Just when it seemed like “The LEGO Movie” was poised to sweep the 2014 animated awards category, “How to Train Your Dragon 2” swoops in to offer some competition and one of the best animated films in a decade.
Five years have passed since dragons and Vikings paired up thanks to the efforts of Hiccup (Jay Baruchel) and his dragon, Toothless. While the rest of the inhabitants of the island of Berk are content with dragon races and other ways to incorporate dragons into their normal lives, Hiccup and Toothless, are busy exploring and mapping new territories.
Hiccup’s father, Stoick, (Gerard Butler, “Olympus Has Fallen”), is pushing for him to become the new chief, but refreshingly Stoick doesn’t go the cliché “you’re such a disappointment” route and continually encourages Hiccup.
On one of their explorations, Hiccup, Toothless and Hiccup’s girlfriend, Astrid (America Ferrera), encounter a dragon hunter, Eret (Kit Harington, “Game of Thrones”), gathering dragons for a pending war. They quickly learn Eret is just a lackey for the real sinister force, Drago (Djimon Hounsou), who wants to use the dragons as the enforcers of his army.
Director/Screenwriter Dean DeBlois has stated he returned to the franchise provided he could craft a trilogy and citing one of his major influences, “Star Wars: Episode V – The Empire Strikes Back,” the film has a more mature tone and an adventure that not every character will survive.
The darker path may be a bit too much for younger audiences so parents should make sure they’re aware how sensitive their children are before viewing.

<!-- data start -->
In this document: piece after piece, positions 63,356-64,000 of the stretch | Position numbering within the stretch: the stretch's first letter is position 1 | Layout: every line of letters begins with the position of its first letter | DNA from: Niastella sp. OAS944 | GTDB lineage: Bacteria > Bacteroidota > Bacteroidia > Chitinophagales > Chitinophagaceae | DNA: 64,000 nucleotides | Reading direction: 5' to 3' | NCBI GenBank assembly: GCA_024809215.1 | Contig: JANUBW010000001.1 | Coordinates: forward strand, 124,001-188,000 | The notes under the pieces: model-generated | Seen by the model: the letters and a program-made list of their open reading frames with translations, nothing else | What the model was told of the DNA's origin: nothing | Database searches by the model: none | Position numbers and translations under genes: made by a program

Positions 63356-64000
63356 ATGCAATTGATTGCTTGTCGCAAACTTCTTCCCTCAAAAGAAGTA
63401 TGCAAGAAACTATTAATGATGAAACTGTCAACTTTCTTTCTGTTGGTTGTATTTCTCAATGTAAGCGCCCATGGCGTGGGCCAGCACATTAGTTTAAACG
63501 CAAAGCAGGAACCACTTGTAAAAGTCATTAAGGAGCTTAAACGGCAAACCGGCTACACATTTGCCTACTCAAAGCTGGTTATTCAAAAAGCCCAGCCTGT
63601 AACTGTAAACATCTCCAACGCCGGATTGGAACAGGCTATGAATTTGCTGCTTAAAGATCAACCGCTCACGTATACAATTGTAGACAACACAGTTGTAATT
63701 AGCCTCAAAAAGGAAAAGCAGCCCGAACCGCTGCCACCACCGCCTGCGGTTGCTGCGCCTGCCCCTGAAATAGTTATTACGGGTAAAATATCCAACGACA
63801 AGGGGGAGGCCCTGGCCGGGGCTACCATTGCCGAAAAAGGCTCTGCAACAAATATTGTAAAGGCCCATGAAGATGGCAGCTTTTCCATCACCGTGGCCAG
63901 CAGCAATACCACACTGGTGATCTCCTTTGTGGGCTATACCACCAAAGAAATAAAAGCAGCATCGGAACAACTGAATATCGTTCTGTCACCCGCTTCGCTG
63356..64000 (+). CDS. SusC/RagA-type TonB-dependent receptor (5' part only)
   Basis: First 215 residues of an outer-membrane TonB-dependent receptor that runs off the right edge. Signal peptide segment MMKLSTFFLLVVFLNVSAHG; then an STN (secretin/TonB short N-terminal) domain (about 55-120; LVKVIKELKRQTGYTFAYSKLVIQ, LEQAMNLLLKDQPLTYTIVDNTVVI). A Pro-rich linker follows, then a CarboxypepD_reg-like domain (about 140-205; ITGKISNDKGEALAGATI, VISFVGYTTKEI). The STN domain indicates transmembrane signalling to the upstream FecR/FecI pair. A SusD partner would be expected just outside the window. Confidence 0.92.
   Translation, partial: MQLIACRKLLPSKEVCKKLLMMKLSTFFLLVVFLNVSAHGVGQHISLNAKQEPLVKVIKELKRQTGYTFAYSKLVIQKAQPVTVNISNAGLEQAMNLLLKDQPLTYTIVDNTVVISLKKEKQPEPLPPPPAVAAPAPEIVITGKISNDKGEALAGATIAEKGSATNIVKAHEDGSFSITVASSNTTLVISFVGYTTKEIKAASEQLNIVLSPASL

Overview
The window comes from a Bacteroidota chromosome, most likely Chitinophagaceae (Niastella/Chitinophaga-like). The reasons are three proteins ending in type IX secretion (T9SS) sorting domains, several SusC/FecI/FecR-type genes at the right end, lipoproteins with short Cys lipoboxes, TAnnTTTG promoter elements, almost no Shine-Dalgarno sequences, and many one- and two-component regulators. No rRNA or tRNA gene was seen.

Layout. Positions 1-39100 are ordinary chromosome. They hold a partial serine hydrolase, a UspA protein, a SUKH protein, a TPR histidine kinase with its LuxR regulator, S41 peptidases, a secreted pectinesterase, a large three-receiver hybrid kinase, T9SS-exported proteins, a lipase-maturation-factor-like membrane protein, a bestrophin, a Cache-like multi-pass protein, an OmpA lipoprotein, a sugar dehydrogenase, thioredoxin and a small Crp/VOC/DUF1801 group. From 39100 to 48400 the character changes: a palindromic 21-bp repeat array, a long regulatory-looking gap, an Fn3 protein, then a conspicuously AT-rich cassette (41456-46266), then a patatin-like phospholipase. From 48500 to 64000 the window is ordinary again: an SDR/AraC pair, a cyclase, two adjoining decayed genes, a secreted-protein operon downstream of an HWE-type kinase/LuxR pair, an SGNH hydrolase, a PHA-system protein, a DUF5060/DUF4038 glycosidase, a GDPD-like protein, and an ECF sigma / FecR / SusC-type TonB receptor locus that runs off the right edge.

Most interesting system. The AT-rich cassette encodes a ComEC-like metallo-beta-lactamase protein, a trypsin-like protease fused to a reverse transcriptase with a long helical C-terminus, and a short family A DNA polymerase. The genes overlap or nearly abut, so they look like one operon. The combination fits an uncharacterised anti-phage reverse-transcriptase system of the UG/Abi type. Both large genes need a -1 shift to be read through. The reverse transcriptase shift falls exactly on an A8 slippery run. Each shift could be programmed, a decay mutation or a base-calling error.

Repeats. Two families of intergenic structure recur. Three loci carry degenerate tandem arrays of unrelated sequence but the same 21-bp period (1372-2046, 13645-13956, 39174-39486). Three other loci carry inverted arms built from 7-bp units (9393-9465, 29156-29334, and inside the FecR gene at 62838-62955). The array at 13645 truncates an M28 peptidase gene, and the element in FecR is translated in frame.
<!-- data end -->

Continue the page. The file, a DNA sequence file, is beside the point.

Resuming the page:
It’s immensely satisfying to watch a PG movie, especially a sequel, that doesn’t feel dumbed-down for the sake of a cheap buck. DeBlois respects his characters and audience too much to deliver a lackluster effort and the stakes feel appropriately increased for the second installment.
The only minor gripe is a disappointing lack of diversity, a goal that even the most mediocre modern animated films have managed to attain. With such concerted efforts to be inclusive now the norm for the genre, it’s a shame that wasn’t deemed a priority for this project. Yes, Hounsou (“Baggage Claim”) is one of the voice actors, but Drago being the one slightly ethnic character cast as the bad guy kind of underscores the problem.
DreamWorks Animation utilized a new software for the film resulting in a significant leap forward for animated films with movement and lighting effects that’s as close to live-action as we’ve seen so far. The luxurious animation has such a lifelike quality to it that the 3D isn’t necessary.
John Powell’s score is easily my favorite at the halfway point of the year. It provides a grandiose feeling that you’re watching something truly special — a sentiment true of the entire spectacular film. However you need to rearrange your summer movie viewing schedule, make sure this is on your list.
Rating: 9.5 out of 10